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What Are Your Students Like?

By Jasmine

I’m currently teaching at a middle school in Jinju, South Korea. It has a population of about three hundred thousand people. In Korea that’s considered a small city. So far, I really like Jinju. A river runs through the city and there are parks and bike paths all along the river. In the fall, there’s a lantern festival and there are a lot of cute cafes. I have been in this position for two months and will be here until the end of August.

I have co-teachers for all my classes, but we each lead our own classes. My co-teachers teach grammar, reading, and writing. I teach speaking and listening. I plan and lead my own lessons. Sometimes my co-teachers do not attend my lessons (they are extremely busy, on top of teaching they have many other duties). Most often they are there and will help to translate if I or a student asks. I’ve heard that this is an uncommon model for public schools in Korea. Most of my friends in Korea co-teach or have a role more similar to an assistant teacher. Last year I taught at a 학원 (hagwon), so this wasn’t a big adjustment for me. At the hagwon I worked at I lead all my own classes, but my classes were much smaller (5-10 students), but I had no time to prepare my lessons and was paid less.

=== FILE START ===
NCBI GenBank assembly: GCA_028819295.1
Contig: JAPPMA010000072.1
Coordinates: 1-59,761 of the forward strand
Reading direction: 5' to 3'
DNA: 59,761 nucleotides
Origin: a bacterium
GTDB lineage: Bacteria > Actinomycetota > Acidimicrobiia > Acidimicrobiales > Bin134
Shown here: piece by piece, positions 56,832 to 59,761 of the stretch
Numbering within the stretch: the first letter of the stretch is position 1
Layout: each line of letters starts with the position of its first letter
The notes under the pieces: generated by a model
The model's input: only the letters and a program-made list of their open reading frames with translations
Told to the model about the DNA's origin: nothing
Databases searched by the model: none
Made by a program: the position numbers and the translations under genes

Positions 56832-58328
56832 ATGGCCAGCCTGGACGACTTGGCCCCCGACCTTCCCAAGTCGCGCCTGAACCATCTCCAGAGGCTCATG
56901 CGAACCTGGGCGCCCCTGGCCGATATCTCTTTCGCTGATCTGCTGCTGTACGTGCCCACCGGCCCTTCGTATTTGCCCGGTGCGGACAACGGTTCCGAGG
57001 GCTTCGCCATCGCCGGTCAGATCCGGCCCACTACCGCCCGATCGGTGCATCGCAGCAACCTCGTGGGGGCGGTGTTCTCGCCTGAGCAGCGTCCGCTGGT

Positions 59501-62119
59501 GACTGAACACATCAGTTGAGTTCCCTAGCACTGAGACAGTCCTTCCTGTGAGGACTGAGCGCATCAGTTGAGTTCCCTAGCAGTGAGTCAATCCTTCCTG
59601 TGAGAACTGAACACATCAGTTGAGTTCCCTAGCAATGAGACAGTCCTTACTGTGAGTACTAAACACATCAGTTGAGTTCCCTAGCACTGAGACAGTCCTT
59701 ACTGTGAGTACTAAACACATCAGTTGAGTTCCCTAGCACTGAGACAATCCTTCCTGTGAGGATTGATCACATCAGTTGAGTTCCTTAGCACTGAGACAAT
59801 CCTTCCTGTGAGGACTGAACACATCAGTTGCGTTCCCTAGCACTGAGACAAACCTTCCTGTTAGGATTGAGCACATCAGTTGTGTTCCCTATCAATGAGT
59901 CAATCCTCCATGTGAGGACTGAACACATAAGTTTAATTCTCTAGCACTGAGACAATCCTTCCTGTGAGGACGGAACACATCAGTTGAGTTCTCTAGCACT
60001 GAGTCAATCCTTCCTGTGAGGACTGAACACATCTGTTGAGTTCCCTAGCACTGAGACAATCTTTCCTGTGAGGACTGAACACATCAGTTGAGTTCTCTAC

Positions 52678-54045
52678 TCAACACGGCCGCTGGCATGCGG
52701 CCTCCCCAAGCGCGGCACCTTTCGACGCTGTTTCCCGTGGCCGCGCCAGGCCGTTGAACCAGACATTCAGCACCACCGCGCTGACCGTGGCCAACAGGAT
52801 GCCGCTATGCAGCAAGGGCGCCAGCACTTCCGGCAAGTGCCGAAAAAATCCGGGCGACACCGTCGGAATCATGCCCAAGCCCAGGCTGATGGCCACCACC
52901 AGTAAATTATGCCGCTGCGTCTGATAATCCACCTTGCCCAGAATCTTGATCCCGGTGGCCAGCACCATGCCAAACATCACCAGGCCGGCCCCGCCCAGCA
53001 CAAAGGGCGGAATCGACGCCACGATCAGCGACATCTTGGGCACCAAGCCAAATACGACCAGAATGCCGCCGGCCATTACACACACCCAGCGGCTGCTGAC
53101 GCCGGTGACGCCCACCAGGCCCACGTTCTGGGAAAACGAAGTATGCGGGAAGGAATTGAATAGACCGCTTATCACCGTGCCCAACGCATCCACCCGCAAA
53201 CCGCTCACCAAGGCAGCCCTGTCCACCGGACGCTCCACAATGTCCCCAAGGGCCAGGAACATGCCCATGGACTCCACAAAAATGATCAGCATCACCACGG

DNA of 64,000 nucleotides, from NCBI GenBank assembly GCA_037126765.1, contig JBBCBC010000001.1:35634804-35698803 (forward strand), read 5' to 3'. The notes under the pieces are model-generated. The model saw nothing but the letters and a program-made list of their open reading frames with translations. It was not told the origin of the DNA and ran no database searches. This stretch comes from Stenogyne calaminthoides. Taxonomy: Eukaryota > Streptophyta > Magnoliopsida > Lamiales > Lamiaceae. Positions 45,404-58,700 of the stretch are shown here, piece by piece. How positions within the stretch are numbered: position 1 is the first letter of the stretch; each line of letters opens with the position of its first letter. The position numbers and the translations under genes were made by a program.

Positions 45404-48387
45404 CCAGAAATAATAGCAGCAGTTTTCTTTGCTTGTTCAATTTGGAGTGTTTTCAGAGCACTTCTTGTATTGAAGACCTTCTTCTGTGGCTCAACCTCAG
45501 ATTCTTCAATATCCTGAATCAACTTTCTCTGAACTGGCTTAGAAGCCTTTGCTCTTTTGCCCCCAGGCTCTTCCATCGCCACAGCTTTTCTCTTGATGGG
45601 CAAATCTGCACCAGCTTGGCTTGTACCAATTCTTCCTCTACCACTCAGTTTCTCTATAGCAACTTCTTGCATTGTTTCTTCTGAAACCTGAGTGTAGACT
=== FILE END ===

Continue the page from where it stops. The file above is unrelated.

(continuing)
My students are boys between the ages of 12 and 15. They are very energetic. There are roughly thirty students in each class. Sadly, this means I haven’t gotten to know my students as well as I would like to. However, I’m sure as time goes on I will get to know them better. Some of them speak and understand a lot of English and some of them understand very little and speak infrequently. I find it hard to speak to my students levels because I know that when one learns a language passive skills come first—reading and listening. On a whole my students seem very excited about English. One of the things I really admire about my students is how much they help each other. If one of them doesn’t know the answer those who do will help— even when we are playing games and they are on different teams. I use a lot of “bomb games” in class. Bomb games are where a team answers a question and get points if they answer it correctly. If I want my students to be quiet I say “one, two, three” and they say “ready!”. Depending on what time of day it is the “ready” will either be a whisper or a deafening shriek. If they are still talking after that I don’t have to say anything because they will quiet each other down. The kids at my school are generally very respectful and as such I don’t have to be very stern with them. This is very different than at the hagwon I worked at. There the kids always misbehaved and were generally disrespectful. Some hagwon teachers I know tell me their students are little angels. Some public school teachers I know have absolutely out-of-control students. A popular saying in Korea is “case by case”! And it’s true, all the teachers I know in Korea have a slightly different situation.

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